Peasants Uprising of the Shocho Era (正長の土一揆)

The peasants' uprising of the Shocho era was an uprising that occurred between August and September, 1428 in the Muromachi period. It is also known as the Tokusei uprising of the Shocho era.

It was the first peasant uprising.

With growing social unrest, such as poor harvest (unseasonable weather from the previous year), epidemic (mikka-yami (three-day disease)), and replacement of the shogun (from Yoshimochi ASHIKAGA to Yoshinori ASHIKAGA), bashaku (shipping agents who used horses) in Sakamoto of Omi Province and Otsu demanded debt cancellation.

The uprising was spread all over the Kinai region (provinces surrounding Kyoto and Nara). Farmers who were troubled with debt attacked liquor stores, pawnbrokers and temples (lenders using donations to a temple) to cancel the debts by force.

Debt cancellations were claimed to be executed 'on the part of authorities.'

The pinched bakufu (Japanese feudal government headed by a shogun) ordered Mitsuike HATAKEYAMA, kanrei (shogunal deputy) to repress them. Samurai-dokoro shoshi (Governor of the Board of Retainers) Mitsusuke AKAMATSU also dispatched troops.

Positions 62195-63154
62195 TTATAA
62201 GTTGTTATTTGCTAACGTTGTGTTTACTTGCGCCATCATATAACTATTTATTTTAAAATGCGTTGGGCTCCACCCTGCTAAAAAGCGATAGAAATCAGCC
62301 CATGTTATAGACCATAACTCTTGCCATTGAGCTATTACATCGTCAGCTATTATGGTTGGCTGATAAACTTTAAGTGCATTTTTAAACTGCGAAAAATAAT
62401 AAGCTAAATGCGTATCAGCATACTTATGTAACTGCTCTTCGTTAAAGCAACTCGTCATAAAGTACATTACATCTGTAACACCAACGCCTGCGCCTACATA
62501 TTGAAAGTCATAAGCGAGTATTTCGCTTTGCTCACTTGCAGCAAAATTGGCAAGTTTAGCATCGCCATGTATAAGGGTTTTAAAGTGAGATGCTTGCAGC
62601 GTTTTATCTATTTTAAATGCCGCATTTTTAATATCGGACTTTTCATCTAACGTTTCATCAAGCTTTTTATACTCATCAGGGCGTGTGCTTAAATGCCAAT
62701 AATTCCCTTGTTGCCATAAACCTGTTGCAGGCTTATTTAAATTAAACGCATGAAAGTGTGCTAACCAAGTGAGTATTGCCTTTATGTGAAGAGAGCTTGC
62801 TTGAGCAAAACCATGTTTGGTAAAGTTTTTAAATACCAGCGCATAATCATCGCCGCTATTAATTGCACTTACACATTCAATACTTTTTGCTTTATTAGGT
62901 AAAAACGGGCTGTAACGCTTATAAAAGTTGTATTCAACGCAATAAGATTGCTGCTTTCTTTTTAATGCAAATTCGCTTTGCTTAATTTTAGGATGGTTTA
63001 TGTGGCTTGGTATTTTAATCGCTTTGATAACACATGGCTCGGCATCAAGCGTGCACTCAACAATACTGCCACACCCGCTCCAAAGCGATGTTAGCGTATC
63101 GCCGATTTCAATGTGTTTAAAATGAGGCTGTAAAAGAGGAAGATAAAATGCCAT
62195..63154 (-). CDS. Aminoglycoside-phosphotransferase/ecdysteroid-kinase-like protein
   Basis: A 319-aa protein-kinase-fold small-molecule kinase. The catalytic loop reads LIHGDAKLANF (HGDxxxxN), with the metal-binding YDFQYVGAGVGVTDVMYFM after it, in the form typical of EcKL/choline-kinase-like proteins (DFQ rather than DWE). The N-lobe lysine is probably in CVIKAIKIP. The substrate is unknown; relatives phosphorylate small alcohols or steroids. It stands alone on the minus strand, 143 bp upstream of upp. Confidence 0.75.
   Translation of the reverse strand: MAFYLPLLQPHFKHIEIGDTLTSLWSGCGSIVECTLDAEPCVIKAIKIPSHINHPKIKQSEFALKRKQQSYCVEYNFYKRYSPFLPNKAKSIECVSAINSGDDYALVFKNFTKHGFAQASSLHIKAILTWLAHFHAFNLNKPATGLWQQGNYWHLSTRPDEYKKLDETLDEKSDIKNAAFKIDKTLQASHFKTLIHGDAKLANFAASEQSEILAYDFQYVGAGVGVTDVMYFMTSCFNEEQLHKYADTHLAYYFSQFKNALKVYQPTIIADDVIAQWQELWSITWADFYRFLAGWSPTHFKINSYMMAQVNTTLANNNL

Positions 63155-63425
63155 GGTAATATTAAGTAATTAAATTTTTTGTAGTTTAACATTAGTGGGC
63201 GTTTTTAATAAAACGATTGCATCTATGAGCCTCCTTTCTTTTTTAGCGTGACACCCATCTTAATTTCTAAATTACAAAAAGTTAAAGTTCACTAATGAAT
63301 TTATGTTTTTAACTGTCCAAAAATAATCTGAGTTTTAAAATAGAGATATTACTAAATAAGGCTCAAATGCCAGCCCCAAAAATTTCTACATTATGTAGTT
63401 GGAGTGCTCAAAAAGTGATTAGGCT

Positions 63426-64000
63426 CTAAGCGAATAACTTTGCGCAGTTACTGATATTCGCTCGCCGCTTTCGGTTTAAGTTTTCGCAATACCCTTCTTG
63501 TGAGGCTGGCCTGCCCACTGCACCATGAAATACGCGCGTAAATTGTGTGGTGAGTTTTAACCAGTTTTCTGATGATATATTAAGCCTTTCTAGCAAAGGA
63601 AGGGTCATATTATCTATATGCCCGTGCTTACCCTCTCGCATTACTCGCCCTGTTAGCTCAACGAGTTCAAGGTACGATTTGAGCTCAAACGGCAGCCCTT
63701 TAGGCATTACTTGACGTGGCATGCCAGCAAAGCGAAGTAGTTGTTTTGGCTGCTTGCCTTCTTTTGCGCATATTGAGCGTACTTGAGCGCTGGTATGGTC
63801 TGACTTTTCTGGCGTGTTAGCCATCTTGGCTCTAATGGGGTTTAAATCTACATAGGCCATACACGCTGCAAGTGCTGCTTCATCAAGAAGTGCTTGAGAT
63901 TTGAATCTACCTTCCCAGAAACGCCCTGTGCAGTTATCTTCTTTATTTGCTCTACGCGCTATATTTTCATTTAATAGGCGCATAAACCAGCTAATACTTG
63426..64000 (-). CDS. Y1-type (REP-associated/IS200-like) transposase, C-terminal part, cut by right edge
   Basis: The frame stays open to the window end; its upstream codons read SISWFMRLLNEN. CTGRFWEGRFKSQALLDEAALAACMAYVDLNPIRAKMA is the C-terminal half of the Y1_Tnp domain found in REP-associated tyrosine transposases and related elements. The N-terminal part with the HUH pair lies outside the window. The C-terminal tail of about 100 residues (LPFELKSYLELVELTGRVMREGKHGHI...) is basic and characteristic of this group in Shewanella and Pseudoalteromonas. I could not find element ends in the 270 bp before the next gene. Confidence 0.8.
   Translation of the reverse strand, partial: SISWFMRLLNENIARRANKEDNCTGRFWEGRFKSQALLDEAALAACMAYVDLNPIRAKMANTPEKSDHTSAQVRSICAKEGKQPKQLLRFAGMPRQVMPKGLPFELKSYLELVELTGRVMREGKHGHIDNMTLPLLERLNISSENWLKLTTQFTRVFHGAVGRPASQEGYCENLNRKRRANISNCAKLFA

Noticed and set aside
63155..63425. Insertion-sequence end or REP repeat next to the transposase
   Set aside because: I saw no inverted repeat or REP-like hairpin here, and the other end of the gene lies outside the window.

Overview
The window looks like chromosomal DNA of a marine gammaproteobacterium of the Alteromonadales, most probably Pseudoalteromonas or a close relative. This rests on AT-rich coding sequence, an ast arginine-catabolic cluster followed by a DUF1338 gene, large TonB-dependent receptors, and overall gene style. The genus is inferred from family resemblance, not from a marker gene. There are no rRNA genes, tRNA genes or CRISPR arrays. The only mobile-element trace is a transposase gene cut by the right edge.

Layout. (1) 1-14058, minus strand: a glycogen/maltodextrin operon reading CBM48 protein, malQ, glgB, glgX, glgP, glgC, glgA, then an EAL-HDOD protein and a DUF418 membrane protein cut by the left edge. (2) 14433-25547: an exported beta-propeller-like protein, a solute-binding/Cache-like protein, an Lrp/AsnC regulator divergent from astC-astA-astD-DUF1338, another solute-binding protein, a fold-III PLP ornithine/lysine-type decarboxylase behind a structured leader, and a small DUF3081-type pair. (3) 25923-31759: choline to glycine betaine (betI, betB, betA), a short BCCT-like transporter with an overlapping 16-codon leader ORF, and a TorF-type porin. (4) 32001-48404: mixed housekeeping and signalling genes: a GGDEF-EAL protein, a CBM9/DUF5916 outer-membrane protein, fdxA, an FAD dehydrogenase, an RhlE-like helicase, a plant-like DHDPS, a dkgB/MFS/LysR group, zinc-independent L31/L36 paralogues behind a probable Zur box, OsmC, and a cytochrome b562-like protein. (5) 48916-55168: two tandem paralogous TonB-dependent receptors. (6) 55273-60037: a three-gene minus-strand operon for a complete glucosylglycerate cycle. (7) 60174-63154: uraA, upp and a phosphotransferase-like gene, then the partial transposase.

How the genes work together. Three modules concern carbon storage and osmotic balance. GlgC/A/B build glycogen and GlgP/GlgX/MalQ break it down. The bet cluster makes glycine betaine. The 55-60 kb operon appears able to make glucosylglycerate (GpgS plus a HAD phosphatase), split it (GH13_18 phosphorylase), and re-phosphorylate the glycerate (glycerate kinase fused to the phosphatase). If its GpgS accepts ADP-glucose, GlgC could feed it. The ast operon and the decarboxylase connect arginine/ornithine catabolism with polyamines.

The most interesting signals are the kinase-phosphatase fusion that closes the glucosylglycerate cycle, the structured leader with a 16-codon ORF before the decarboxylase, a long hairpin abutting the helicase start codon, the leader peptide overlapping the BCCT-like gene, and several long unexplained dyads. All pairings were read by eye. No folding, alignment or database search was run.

However, the uprising kept spreading even into Kyoto City in September. An uprising also occurred in Nara.

Jinson's 'Daijoin Nikki Mokuroku' (Records of major social events from 1065 to 1504) says as following:

In October, 1428, people of the world rose in revolt.'
They attacked liquor stores, pawnbrokers and temples, and so on, took out pawned goods, and torn due bills, calling for debt cancellation.'
Kanrei had calmed this down.'
This may ruin the country more than anything else.'
It was the first uprising by ordinary people since Japan was founded.'

After all, the Muromachi bakufu did not issue Tokuseirei (order for return of land sold and dissolution of debts). However, debts were substantially cancelled since they broke off the bond of the debt, which pawnbrokers kept. In Yamato Province, nearly the entire region was manorialized by their own. Moreover, since Kofuku-ji Temple, which was assigned as Shugo (provincial constable) of the same province by the government, allowed Tokuseirei, it was enforced as an official order.
(Yagyu no Tokusei Hibun (inscription of Tokuseirei) describes Tokuseirei by Kofuku-ji Temple.)